Let us introduce you to our Porter Medics crew 🚑 our local medics are on each of our Australian Led Kokoda tours and they use their first aid knowledge to look after any medical concerns for their fellow porters while they are trekking. They work closely with the Australian Guide and are constantly learning from them. You cannot miss them in their bright Medic Uniforms and we thank them for being such an important part of the No Roads family.
I love my hydration bladders (I have a few of them different sizes) but I hate cleaning them. My hydration bladders have the wide tops that open fully so getting inside them is pretty easy to begin cleaning, but then their are the hoses, bite valves and so. Is there an easy way to clean them?
It turns out discipline in drying the bladder, and a quick clean straight after use are probably the best strategy. A lot of advice is available on the web including a wide range of views about the use of baking soda, white vinegar, and cool drying contraptions. Check some links and videos out in this article. Always check with your manufacturer for specific advice.
What are your hints and tips, success stories? Comment below and share your advice.
Join the experts and find out why Kokoda must be trekked in 2017, the 75th Anniversary of the Kokoda Campaign. Resident historian David Howell will both entertain and inform you about this amazing trek, giving you a deeper understanding of an important part of our national identity. And in true Australian style a free drink will await you on arrival.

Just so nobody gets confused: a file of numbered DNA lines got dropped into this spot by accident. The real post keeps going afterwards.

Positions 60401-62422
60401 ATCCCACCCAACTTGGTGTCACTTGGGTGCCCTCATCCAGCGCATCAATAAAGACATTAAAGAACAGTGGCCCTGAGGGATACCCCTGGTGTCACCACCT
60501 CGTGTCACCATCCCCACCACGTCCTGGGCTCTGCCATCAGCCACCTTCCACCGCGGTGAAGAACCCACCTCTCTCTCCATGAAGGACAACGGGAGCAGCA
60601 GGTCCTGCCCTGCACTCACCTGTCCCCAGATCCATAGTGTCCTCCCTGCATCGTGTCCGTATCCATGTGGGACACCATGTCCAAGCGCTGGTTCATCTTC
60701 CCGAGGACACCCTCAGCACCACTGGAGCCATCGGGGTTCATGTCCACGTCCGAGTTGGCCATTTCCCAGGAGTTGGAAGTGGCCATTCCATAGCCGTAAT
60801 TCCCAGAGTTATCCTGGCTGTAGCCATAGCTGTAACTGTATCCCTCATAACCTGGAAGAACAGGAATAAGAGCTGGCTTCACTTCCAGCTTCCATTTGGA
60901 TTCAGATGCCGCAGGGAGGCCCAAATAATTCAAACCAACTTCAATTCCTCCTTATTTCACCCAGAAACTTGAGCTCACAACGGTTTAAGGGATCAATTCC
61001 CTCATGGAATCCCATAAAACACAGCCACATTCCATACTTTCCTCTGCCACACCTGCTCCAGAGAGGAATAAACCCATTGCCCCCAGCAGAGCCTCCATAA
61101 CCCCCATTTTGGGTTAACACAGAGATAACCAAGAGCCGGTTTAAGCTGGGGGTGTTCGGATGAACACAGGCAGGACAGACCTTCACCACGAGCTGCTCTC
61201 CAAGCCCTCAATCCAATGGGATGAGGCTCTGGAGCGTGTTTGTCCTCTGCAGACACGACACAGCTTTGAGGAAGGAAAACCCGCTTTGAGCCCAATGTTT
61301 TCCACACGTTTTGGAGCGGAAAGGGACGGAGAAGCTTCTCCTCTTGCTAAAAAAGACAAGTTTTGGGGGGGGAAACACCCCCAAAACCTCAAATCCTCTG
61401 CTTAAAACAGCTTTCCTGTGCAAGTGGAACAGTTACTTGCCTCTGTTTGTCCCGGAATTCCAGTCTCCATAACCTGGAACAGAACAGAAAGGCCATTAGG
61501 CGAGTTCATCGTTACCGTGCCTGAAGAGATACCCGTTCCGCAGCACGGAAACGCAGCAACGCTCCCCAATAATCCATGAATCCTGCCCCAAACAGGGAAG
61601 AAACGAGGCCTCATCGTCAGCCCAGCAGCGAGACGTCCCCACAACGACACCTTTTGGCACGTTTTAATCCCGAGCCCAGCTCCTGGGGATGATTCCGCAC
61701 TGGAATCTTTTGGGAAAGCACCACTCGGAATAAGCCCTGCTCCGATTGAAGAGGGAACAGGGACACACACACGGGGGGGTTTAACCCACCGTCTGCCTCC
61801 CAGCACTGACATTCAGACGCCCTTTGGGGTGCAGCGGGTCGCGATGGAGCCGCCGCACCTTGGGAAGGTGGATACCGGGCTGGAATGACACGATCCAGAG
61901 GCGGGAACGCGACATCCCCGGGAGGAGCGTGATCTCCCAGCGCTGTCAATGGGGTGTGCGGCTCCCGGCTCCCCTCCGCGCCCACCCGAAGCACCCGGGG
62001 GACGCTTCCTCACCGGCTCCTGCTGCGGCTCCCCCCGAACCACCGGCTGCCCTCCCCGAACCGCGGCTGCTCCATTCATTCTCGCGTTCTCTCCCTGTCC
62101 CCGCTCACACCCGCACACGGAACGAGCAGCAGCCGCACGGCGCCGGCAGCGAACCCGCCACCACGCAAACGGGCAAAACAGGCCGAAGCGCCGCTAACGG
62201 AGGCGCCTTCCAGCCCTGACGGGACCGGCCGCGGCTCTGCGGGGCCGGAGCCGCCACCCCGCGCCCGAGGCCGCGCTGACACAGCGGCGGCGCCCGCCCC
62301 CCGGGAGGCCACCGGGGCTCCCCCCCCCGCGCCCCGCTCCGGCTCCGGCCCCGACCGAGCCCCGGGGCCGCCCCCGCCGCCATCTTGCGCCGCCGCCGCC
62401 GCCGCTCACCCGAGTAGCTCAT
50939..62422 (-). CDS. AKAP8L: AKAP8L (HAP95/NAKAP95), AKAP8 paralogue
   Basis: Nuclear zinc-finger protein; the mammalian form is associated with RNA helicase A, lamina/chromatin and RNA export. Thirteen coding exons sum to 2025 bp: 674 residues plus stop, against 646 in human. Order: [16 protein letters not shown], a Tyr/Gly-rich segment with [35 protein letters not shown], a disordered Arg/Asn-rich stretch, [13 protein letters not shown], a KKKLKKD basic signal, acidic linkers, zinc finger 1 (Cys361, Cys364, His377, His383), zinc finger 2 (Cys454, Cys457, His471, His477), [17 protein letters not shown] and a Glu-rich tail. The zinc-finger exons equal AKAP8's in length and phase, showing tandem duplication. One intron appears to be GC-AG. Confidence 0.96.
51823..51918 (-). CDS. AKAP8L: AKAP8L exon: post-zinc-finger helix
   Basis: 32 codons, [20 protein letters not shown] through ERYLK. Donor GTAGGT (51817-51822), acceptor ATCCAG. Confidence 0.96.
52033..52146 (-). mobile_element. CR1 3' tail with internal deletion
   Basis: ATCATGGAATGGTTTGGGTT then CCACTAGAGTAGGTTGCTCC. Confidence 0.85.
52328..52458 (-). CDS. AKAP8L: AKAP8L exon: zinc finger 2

Book your ticket at https://www.eventbrite.com.au/e/75th-anniversary-walk-kokoda-track-information-session-tickets-25393171660
The Australian Army History Unit focuses on a range of historically significant of events in the history of Australia's Army. These articles link directly to a range of blog entries relating to many of the key actions in Papua New Guinea along the Kokoda Track, or relevant to the campaign. The are well worth a read along with other history information we have provided on this website.
Training in stairwells provides for a great aerobic workout and helps build and strengthen those important leg muscles. Vary stride length (2 steps at a time), alternate your leading foot, and wear a light pack to increase the challenge. For the super keen, add push-ups, lunges and squats at each flat levelled area. Keep clear of doors opening suddenly, watch your step, no injuries please!
Short video: http://youtu.be/Ql3JE8RnzSE
These days there is a smartphone app for everything, and for us trekkers there are a number of great training apps for hiking. I've been using one for a number of years now called "Map My Hike GPS Hiking" by MapMyFitness Inc. It is just one of a range of apps all named MapMy.... with variants for running, cycling, dog walking, walking, and general fitness. Free and paid versions exist, for Android and Apple devices.
I find this particular app helpful to help me track my progress by recording my workout time, distance, track by GPS, pace, elevation and other related information. This all helps me track my performance between different workouts to see if I am improving, and provide me with some benchmarks for later hikes. I can also see my routes and others nearby to try.
I'm sure you have your favourite app that you use, let us know below in the comments.